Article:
- Joe Pflueger
Everywhere you go around Spokane these days, it seems like you run into construction. It’s confusing and inconvenient, but which do you hate more: the hold-ups or the potholes?
Here’s a quick primer on the ugly but necessary work confronting you at every turn.
Just what the hell is going on around here?
A lot. The city of Spokane estimates it’s torn up about 20 miles of road this summer. That doesn’t include roads being fixed by other agencies. (The state is working on Division and Highway 195.) But it does include a variety of different kinds of work.
On Second Avenue downtown, the city is tearing the street down to the dirt and rebuilding it from curb to curb. Several of the streets that cross it are just getting their surfaces ground away and reapplied. Crews are restoring the historic brick gutters on Madison Avenue, and part of the rehabilitation of Wellesley Avenue includes new signals and ADA-compliant curb ramps. Workers are also scheduled to start the bike- and pedestrianization of the Iron Bridge, which connects the Gonzaga area to East Central, as well as bike infrastructure improvements around downtown.
Who’s paying for all this?
Homeowners, to some extent. Over half of the approximately $60 million price tag for the city, according to spokeswoman Ann Deasy, comes from the 10-year street repair bond approved by voters in 2004. (The bond levied a $68-per-year tax on properties worth $100,000.) Certain city agencies and the STA will also pitch in money on projects where they need facilities baked in — like the stormwater runoff program on Lincoln Street, and certain bus-resistant concrete intersections on Northwest Boulevard. (Some $14 million comes from other agencies for bridge work.)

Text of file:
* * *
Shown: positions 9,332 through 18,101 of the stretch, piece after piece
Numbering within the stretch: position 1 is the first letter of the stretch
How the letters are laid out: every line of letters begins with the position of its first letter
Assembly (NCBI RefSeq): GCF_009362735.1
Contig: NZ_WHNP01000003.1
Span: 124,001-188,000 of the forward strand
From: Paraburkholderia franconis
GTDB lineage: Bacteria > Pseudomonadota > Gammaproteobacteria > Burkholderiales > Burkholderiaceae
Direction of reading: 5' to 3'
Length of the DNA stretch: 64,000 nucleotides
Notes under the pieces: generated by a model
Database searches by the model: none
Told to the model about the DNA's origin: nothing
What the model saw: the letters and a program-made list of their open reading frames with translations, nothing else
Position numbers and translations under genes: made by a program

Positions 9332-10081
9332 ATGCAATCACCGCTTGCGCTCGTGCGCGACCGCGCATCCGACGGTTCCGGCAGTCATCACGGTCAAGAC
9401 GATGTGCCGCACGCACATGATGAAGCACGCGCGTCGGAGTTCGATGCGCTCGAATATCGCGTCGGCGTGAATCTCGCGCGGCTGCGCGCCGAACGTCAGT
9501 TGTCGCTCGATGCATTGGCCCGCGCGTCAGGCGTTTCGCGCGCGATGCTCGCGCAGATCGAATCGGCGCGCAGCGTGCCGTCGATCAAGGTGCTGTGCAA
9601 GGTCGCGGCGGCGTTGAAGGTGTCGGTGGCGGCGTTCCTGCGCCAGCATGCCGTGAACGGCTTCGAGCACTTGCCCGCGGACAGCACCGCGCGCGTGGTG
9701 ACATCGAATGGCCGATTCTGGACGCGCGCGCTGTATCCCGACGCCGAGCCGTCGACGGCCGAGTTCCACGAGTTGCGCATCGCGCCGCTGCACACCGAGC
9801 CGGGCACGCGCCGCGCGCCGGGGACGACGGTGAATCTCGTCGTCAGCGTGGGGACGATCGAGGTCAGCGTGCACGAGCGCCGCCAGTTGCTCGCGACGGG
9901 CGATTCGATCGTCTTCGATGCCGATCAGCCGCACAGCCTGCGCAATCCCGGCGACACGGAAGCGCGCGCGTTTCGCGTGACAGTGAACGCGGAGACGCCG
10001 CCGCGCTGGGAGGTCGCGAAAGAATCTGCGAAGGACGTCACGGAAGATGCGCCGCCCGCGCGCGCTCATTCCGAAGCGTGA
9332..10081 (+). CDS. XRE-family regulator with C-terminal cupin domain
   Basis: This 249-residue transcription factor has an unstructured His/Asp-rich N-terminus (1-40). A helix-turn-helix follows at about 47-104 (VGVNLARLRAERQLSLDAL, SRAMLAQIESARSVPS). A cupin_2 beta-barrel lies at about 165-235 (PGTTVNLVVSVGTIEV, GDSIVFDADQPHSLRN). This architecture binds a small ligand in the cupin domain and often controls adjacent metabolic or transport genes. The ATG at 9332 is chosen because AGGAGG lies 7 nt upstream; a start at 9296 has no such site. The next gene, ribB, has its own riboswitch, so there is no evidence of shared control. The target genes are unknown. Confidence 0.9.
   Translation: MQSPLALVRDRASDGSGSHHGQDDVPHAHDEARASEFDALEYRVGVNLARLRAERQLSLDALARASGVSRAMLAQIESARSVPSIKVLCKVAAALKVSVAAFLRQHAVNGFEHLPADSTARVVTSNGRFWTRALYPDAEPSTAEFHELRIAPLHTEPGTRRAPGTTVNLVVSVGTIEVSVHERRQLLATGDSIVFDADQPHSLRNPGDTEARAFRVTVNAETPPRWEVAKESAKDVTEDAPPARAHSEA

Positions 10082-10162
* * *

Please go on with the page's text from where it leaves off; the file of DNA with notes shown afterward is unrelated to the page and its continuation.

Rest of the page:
When is it going to be finished?
Depends what you’re talking about. That beat-up stretch of Wellesley between Maple and Division is targeted for completion within two weeks. The dust may not settle downtown until earlyto mid-November. (Considering the construction season around here is normally thought to run out around the end of October, that’s cutting it close.)
Isn’t this an unusual amount of work?
In a larger timeframe, yes. But Deasy says it’s about equal to the construction that went on last year, and it may be less than what we see in the next two years. She notes that the city can bend and flex the schedule for street-bond projects in order to get its money’s worth — taking advantage of low bids here, joining resources with other projects there. Also, where federal stimulus dollars are involved, the construction needs to happen quickly. And, Deasy says, the city has been trying to push as much work as possible right now in order to do a little economic stimulation of its own.
There’s been talk of striping in bike lanes onto Second Avenue while it’s still under construction — what’s the status of that?
Deasy says a traffic study conducted on Second didn’t recommend putting in a stand-alone bike lane (because of potential safety issues and traffic back-ups that would produce more concentrated greenhouse gas emissions), and there are currently no plans to do so. However, with construction not set to wrap up for another two months, she says the conversation is ongoing — the mayor’s advisory task force is looking at its options (which could include bike lanes or shared use lanes called “sharrows”).